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Here's a cool and delicious salad that is my go-to when I can't think of anything else to take to a party or am pressed for time: Watermelon Feta Salad. It's sweet and salty, refreshing and colorful, and has always been a big hit when I've made it. Out of all the food I've made for friends, this is the most frequently requested recipe.

1 seedless watermelon (10 to 12 cups of chunks)
1 cup crumbled feta
1/2 cup olive oil
juice of 3 limes
1 tsp salt
1/2 cup fresh mint, chopped (FRESH mint! Do not use the dried stuff because it's not the same.)

  • Cut your melon into 1" chunks.
  • Whisk together the olive oil, lime juice, and salt.
  • In a large bowl, toss the melon and mint together.
  • Drizzle the dressing mixture over the top, folding and tossing as you go to evenly distribute.
  • Toss in the feta crumbles right before serving.
The reason you don't want to add the feta and let it sit too long in the melon and dressing is because it starts to dissolve and get somewhat pukey looking, which is about as unappetizing as it gets. Fresh made it looks like springtime and dances over your tastebuds like a festival.


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I thought I ran out of good tips and recipes, and I hate to bombard with blather. Reading three pages from someone who has nothing to say and is just filling space is seriously annoying, so I try not to do that.

But yesterday I ate something at a seafood restaurant right outside of Dauphin Island, AL that I had to share with you. It's called West Indies Salad, and it's a lower Alabama classic. Light and refreshing for those hot summer months, looks fancy and super easy to make.

1 small yellow onion, chopped fine
1 lb fresh lump crab meat, claw preferred
1/2 cup vegetable oil
1/3 cup cider vinegar
1/2 cup ice water - cold as you can get it!
Salt and pepper to taste <---do add salt or the salad will be bland

  • In a medium bowl, spread half of the onions.
  • Top with crab meat.
  • Top with remaining onions.
  • Sprinkle salt and pepper to taste on top of that.
  • Pour oil over the whole thing.
  • Then pour the vinegar over it.
  • Then pour the ice water. DO NOT STIR!
  • Let marinate overnight in the fridge, then toss before serving.
You can eat West Indies Salad LA style (that's Lower Alabama, ya'll), which is plop some in a bowl and eat it, or you can top a lettuce salad, or you can serve it with crackers as an appetizer. If you want to fiddle with it, you can add a few shakes of hot sauce. This salad recipe looks like it needs something, but trust me on this - it's delicious right as is.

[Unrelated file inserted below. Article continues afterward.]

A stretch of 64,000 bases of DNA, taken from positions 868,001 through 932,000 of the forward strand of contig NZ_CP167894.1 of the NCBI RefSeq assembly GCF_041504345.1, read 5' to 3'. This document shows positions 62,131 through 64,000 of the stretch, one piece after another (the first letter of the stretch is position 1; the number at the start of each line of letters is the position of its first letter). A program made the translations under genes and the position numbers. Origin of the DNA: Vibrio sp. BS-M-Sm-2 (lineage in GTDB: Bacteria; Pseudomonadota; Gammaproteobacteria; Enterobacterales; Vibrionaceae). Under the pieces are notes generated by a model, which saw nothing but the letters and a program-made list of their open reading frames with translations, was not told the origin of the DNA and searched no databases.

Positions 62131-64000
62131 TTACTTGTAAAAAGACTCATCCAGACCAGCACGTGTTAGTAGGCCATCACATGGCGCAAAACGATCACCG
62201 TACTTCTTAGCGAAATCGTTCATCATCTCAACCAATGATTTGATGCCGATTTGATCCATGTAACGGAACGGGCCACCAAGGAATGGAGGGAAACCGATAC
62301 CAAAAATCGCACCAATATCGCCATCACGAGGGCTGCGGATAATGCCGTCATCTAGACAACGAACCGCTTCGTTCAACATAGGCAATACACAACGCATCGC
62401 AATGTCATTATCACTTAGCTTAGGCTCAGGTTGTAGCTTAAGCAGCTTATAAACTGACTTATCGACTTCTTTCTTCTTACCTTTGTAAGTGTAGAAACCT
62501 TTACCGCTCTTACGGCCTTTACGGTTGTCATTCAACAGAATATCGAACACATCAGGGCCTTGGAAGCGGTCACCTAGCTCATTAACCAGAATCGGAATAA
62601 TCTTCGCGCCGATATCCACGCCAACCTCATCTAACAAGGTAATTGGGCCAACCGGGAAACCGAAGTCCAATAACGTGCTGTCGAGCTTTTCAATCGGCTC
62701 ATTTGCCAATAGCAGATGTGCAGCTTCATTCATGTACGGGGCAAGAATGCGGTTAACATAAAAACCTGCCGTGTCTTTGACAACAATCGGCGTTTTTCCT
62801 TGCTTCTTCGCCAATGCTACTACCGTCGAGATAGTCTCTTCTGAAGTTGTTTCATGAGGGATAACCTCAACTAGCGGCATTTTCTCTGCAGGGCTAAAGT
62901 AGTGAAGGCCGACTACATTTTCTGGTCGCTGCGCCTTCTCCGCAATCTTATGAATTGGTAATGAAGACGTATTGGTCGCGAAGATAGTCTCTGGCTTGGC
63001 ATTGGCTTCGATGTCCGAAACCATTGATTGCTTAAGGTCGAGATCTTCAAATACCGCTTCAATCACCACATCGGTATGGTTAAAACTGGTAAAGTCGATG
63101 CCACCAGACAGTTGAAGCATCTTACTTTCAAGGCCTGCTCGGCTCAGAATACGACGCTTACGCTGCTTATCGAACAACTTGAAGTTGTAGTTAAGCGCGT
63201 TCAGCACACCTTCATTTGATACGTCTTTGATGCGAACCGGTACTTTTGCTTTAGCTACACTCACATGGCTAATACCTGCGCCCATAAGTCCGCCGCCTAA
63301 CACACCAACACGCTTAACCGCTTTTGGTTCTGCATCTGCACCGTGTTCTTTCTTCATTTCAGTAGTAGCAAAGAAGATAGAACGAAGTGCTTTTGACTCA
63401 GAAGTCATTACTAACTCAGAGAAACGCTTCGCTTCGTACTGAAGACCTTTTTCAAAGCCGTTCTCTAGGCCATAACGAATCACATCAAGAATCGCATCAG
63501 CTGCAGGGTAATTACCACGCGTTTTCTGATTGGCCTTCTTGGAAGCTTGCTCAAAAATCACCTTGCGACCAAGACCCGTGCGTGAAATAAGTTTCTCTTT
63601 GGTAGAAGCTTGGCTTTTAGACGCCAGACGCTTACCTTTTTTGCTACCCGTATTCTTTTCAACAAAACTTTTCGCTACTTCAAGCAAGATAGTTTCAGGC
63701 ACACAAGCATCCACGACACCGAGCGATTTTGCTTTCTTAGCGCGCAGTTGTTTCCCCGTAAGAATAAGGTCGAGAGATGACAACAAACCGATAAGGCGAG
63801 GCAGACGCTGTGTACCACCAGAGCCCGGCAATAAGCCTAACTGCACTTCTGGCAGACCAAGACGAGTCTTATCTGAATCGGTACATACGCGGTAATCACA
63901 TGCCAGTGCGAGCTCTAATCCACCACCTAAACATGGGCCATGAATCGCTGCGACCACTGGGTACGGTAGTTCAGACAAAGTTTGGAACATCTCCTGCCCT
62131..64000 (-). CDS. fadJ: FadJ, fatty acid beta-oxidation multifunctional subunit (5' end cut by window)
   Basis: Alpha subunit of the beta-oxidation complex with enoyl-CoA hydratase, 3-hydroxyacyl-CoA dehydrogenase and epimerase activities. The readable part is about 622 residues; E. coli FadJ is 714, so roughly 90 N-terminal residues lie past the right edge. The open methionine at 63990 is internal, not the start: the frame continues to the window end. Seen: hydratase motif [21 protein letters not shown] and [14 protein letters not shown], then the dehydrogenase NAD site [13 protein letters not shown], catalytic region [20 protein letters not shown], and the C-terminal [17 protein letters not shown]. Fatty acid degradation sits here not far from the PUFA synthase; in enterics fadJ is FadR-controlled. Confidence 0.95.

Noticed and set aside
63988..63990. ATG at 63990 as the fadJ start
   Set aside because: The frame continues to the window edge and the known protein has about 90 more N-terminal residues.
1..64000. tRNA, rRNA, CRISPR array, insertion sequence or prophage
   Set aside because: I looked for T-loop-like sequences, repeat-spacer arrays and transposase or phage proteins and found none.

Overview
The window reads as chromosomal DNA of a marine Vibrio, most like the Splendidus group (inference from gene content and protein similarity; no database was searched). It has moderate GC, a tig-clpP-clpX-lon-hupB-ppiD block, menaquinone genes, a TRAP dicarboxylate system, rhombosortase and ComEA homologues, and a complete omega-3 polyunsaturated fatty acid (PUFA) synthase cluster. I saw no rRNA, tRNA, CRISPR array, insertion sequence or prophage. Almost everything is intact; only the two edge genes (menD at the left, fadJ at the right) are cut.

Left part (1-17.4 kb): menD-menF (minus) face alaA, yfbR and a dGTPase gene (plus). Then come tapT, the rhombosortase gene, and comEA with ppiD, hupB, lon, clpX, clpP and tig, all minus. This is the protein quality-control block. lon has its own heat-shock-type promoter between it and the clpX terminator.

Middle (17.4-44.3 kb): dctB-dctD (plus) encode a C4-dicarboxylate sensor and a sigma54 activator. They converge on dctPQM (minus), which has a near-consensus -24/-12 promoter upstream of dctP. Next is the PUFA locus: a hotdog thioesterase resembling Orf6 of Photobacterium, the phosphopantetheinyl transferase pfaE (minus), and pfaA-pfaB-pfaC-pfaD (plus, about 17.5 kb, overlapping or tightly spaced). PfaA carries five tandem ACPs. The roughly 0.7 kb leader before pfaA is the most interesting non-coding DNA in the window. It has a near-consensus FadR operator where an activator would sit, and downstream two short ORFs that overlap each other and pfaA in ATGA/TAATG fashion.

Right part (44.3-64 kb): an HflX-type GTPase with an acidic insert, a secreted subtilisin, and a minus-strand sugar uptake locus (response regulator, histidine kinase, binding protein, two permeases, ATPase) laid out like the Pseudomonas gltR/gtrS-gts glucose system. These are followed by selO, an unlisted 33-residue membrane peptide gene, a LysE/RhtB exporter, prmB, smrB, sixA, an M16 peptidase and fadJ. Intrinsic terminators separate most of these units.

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For Father's Day, throw some steaks on the grill and try this marinade! I originally found it affixed to a pack of Shiner Bock beer:

1 12 oz Shiner Bock (Sam Adams lager works well, too)
2 Tbsp garlic, minced
2 Tbsp red onions, minced
2 Tbsp Worcestershire sauce
4 shakes Tabasco sauce
2 Tbsp lime juice
1⁄4 cup brown sugar
1 Tbsp coarse brown mustard
2 Tbsp olive oil

Whisk together and use to marinate up to 4 large steaks (make them ribeyes FTW).

Gallon freezer bags are the least messy and most efficient way to marinate meat and veggies. Place your food in the bag, pour in the marinade, seal it up and give it a shake to distribute. Place on a plate in case of leakage and refrigerate, turning to redistribute every so often.

Fun With Words: "marinade" is the liquid concoction; "marinate" is what you do with it. Marinade=noun. Marinate=verb. Marinate the meat in the marinade.

And while we're on the subject of grilling, did you know that fruit becomes an amazing treat when grilled? Pineapple is particularly good, just brush it with vegetable oil first so it doesn't stick. Local peaches (Trossbach's, I'm talking to you!) are perfect on the grill. Peel, pit, and halve the peaches, brush with vegetable oil and grill on both sides, serve with a dollop of vanilla ice cream and sprinkle with cinnamon for a simple dessert that will knock your socks off.

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Jack up your Taco Tuesday by skipping the boxed shells and frying your own.

Crunchy Corn Tortillas
  • Get a pack of corn tortillas at pretty much any grocery store.
  • Line a cookie sheet with paper towels.
  • Heat a bit of vegetable oil on medium-high in a pan - doesn't need to be a lot, you can replenish as needed.
  • When the oil is hot cook tortillas one at a time, frying for 15 seconds on each side.
  • With tongs, pick up the tortilla so that it's draped over the tongs and let it drain in the pan for a few seconds. This will give it time to crisp up and take shape.
  • Place the cooked tortilla open side down on the paper towels, so it's standing up like a tent.
  • Make all the shells and let them cool before you fill them.
Flour Tortillas for soft tacos
  • Give your frying pan just a tiny bit of oil and spread it around the pan.
  • Fry your tortillas 5-10 seconds on each side.
  • Place them on the paper towels to de-puff and fill with meat immediately, then fold.
  • Do that until you run out of tortillas or meat.
It only takes a few minutes to make your own taco shells and the difference is amazing. It's a quick and easy way to impress your family or guests.


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Easiest creamy tomato soup recipe EVER!

4 tablespoons unsalted butter
1/2 large onion, cut into large wedges
1 (28-ounce) can tomatoes, we prefer to use whole peeled or crushed, see notes for fresh tomatoes
1 1/2 cups water, low sodium vegetable stock, or chicken stock
1/2 teaspoon fine sea salt, or more to taste

  • Melt butter over medium heat in a Dutch oven or large saucepan.
  • Add onion wedges, water, can of tomatoes with their juices, and 1/2 teaspoon of salt. Bring to a simmer. Cook, uncovered, for about 40 minutes. Stir occasionally and add additional salt as needed.
  • Blend the soup, and then season to taste. The soup doesn’t need to be ultra-smooth, some texture is a nice touch. An immersion blender does make quick work of this, or you can use a blender. If you use a regular blender, it is best to blend in batches and not fill the blender as much as you usually would since the soup is so hot. We like to remove the center insert of the lid and cover it with a kitchen towel while blending — this helps to release some of the steam and prevents the blender lid from popping off (which can be a big, hot mess).